Comments about ‘Will focus on children be enough to get help for parents?’

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Bill would fight bullying and give tools to parents

Published: Wednesday, Feb. 6 2013 2:44 p.m. MST

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Carolyn Sharette
Sandy, UT

If the legislature and advocacy groups really want to be helpful, they could create a high quality computer-based training that schools could simply email out to their parents every month if needed, and also post a link on their websites. They could also set up a quick post-training quiz that would gather information from the parents - was the training helpful? Do they need additional resources? Do they know of youths they are worried about? Would they be willing to share that information with the school counselor?

Schools could gauge the participation by the questions answered, and schools could send out ongoing requests via email to parents to view the training and respond.

Having meetings and seminars is just not an effective way to reach parents anymore. They are too busy to come in the evenings (they need to be with the adolescents we are talking about saving!). An electronic means would be much more effective and helpful to the schools. If they wanted to hold a seminar, they could use the computer-based training as well, and could use it for the required training for their staffs.

Chase
Saint George, UT

I propose a new tax be levied in cooperation with new legislation; it will save many lives.

If we will just pay more taxes, to fund more programs, which would reduce personal responsibility from our already weighed-down shoulders, while increasing the role of government in our lives, not one of our precious souls will be lost.

We would then all be able to spend more time on Facebook or television watching with out the endless nagging of child-rearing or any associated bullying.

Problem solved!

Western Rover
Herriman, UT

I think the most effective programs are going to be those that are run by people who are truly sincere in persuading the kids that they are loved and needed, in other words, programs that will happen with or without legislation.

Programs run by people who are doing them only because of a legal requirement will become stultifying powerpoint presentations that won't fool any students into thinking they are anything but a box to be checked off.

Tolstoy
salt lake, UT

@chase
that chip must be getting heavy. where does this article at any point talk about costing you one red dime? where in this article does it say anything about abdicating personal responsibility? If anything this type of program is aimed to encourage parents to get off of facebook and stop watching television and tune into their children.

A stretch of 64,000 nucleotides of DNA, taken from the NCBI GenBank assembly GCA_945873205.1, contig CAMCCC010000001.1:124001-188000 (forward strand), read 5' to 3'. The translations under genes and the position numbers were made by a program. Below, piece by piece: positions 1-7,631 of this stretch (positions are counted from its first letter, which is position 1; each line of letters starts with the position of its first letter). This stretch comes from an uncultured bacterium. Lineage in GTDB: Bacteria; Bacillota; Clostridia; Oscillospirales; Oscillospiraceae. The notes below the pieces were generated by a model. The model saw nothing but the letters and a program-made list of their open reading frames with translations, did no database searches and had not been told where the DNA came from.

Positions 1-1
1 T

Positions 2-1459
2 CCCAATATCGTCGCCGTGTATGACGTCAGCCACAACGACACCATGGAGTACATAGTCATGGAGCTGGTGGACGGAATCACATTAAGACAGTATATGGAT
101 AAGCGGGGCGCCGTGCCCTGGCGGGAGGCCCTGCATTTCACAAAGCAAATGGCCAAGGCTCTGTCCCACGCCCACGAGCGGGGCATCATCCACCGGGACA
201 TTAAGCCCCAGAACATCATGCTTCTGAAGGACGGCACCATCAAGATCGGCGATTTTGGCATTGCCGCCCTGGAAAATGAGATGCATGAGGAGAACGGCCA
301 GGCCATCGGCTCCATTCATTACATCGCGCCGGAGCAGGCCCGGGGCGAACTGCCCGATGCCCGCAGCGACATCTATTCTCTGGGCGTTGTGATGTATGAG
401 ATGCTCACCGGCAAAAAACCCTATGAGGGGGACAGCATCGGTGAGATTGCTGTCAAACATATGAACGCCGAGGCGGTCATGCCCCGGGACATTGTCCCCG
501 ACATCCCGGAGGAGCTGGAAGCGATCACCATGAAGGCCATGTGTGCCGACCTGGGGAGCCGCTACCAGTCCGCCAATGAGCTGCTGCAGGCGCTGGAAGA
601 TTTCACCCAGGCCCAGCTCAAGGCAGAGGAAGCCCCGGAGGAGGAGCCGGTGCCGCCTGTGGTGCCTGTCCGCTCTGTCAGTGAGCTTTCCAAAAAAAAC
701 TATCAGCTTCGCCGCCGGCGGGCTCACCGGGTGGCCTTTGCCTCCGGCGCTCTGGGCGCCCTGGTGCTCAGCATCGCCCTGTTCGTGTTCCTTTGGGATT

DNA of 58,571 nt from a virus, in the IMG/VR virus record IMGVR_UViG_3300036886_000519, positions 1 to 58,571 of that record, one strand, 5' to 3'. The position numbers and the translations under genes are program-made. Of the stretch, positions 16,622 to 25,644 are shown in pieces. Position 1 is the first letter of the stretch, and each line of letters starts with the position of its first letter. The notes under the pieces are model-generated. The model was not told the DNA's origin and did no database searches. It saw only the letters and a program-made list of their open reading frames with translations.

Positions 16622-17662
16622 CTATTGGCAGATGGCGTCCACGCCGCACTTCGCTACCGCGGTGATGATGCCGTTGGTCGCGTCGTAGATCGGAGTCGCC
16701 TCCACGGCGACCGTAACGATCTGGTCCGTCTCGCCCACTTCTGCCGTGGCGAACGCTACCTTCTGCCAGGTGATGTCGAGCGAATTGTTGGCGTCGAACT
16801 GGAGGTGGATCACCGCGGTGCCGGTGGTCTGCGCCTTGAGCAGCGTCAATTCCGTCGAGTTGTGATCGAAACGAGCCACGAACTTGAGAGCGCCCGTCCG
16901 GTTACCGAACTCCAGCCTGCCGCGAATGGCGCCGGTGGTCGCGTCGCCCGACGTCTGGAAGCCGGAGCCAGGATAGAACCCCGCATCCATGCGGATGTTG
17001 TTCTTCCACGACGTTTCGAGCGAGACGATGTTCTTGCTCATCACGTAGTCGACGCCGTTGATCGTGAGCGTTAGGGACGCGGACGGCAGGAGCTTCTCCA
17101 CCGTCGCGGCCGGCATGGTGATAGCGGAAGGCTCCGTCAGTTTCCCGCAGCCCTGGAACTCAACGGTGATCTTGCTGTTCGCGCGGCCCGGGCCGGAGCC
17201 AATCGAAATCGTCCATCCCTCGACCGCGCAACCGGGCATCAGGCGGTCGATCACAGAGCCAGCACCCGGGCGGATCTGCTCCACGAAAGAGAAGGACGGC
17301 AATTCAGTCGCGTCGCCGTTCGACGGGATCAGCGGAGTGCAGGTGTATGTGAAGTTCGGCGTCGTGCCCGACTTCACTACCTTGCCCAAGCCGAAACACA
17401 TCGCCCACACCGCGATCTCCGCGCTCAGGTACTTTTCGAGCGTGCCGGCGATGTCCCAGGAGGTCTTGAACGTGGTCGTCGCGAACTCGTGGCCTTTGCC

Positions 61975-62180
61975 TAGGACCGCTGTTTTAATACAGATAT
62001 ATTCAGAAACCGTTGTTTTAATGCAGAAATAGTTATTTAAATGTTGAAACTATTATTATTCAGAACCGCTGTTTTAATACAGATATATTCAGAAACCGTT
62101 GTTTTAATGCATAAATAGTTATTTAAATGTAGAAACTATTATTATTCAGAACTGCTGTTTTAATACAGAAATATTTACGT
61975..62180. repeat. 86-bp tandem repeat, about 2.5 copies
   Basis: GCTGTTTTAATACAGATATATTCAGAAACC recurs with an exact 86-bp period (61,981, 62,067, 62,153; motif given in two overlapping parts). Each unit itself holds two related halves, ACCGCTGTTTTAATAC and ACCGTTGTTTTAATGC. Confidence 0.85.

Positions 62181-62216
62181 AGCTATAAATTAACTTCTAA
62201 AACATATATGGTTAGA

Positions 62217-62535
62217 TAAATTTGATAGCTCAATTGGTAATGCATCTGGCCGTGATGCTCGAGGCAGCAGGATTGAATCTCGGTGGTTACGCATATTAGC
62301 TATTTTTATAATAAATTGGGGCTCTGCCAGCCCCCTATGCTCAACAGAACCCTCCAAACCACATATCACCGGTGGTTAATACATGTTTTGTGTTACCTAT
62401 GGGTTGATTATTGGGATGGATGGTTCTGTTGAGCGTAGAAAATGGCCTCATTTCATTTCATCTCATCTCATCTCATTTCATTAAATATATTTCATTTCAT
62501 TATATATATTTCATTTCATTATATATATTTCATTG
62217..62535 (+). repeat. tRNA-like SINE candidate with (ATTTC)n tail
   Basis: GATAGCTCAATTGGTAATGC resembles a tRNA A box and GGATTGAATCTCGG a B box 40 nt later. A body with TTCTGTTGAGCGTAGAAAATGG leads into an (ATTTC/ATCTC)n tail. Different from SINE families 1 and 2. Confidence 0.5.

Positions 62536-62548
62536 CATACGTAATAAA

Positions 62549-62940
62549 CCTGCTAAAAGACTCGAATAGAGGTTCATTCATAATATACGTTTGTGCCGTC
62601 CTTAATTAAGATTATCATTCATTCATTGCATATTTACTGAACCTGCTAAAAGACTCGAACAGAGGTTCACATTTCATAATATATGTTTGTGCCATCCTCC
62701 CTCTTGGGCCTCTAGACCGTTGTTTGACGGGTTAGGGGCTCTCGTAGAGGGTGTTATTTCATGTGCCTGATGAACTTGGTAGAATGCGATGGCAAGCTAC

sally
Kearns, UT

I think children and adults need to learn how to deal with bullying. Bullying is a part of life. It will not go away. So, why not learn to deal with it instead of trying to legislate it away. I like the idea Carolyn Sharette presented. Make it available to everyone. Both children and parents can improve their skills in dealing with others. If the training is interactive so the participants know if they are learning and applying the info, then it would be more effective. Lectures are rarely effective.

joseywales
Park City, UT

Sally- No way! Bullying doesn't have to be a part of life. And it can go away, at least to a degree that makes many, many kids happier. I agree it will never be 100% gone, but could be greatly reduced. Bullying isn't just physical violence, but more often it's emotional. Parents must get involved more in their kids lives. Quit passing the buck to others. When my daughter was having some problems with some "mean girls" (like the movie) her teachers would do nothing. After several attempts talking to the teachers, principal, and counselors, I was fed up. I went to the school at lunch, ate with my daughter, and then went out to recess with her. I stayed on the edge videotaping while these girls circled my girl and her friends, taunting them calling them names and teasing about their clothing choices and how stupid they looked. Needless to say when I presented the video, things changed. I actually gave each parent of the "offenders" a copy. After trying to talk to them, it was apparent where these girls got their meanness from. It seems bullying might just be an inherited trait.

yankees27
Heber, Utah

@Joseywales, I agree. Bullying does not have to be a part of life as was stated above. It's sad that some people think this way. I feel for you about how you tried to talk to the parents. To me, it's like some parents actually enable their kids to be bullies. It's almost like their view is, better to be the bully, than the bullied. I have a friend that allows their kids to act this way, and they never discipline them or correct them that treating others in an inappropriate way is never allowed. But, they are the first people whining when a kid retaliates or teases their kid. I take comfort in knowing that for the most part bullies rarely end up being successful, or having much joy in their life. Prison, drugs, divorce,etc., is usually the norm for these guys. However, they sure can make it tough for a kid who just wants to go to school to learn to find much joy. I wish that bullying would be treated more harshly than it is. Only then will it get better. Or, you get a kid who snaps and then...

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